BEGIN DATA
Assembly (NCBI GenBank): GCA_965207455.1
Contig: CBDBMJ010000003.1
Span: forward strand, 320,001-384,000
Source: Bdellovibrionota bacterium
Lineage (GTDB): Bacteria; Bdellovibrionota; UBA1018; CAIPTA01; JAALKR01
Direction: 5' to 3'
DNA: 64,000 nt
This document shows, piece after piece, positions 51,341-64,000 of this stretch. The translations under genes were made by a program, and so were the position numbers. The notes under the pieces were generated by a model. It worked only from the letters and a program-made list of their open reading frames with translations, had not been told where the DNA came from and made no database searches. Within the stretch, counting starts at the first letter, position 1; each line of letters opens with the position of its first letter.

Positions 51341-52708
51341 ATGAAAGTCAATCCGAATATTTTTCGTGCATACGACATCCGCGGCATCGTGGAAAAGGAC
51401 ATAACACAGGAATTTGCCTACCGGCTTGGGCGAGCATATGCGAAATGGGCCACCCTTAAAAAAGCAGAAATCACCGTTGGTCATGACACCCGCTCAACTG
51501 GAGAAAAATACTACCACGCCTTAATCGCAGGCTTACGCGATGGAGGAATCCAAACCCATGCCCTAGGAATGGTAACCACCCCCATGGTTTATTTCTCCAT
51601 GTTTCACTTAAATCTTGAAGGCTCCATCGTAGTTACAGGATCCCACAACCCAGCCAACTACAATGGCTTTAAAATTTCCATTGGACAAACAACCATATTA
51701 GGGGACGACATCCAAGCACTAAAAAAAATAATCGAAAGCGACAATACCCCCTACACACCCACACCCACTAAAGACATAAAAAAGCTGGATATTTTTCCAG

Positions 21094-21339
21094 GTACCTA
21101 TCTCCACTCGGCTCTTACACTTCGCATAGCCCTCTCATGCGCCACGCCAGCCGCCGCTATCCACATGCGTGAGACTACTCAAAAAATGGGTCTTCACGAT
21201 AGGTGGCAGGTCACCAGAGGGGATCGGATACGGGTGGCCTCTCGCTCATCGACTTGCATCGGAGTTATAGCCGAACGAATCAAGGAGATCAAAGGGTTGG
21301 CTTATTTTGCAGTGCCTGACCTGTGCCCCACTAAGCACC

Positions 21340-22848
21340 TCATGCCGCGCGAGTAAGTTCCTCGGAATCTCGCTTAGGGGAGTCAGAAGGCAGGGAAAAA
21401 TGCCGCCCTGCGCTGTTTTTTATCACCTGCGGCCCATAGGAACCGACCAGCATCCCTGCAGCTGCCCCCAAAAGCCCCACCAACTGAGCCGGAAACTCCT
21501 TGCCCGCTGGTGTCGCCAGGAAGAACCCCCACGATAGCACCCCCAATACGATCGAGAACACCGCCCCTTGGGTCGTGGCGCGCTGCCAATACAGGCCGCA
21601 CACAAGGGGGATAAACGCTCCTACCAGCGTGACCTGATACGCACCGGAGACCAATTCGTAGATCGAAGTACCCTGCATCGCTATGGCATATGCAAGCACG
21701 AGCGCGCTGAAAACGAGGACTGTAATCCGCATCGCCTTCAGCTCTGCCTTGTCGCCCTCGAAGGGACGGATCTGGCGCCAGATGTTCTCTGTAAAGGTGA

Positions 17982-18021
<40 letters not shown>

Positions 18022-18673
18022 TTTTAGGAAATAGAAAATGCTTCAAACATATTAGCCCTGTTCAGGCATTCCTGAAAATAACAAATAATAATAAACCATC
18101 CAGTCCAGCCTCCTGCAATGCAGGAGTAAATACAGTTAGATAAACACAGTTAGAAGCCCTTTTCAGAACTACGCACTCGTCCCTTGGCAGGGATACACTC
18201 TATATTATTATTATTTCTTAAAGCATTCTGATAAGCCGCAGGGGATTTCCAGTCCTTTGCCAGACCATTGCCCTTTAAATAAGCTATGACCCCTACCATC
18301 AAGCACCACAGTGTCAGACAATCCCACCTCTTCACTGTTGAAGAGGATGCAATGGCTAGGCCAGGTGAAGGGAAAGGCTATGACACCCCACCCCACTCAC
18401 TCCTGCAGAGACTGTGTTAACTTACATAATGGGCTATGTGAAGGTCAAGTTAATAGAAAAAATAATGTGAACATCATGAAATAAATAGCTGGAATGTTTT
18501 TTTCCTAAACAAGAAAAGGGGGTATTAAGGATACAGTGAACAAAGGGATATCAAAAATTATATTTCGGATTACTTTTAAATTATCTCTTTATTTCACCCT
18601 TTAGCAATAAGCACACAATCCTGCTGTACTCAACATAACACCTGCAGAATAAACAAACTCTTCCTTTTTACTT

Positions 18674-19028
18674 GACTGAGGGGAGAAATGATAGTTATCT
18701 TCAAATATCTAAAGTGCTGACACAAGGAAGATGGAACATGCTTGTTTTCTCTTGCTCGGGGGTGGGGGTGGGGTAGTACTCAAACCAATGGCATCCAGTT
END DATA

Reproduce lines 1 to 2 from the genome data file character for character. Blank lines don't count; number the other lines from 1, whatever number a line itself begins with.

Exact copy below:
Assembly (NCBI GenBank): GCA_965207455.1
Contig: CBDBMJ010000003.1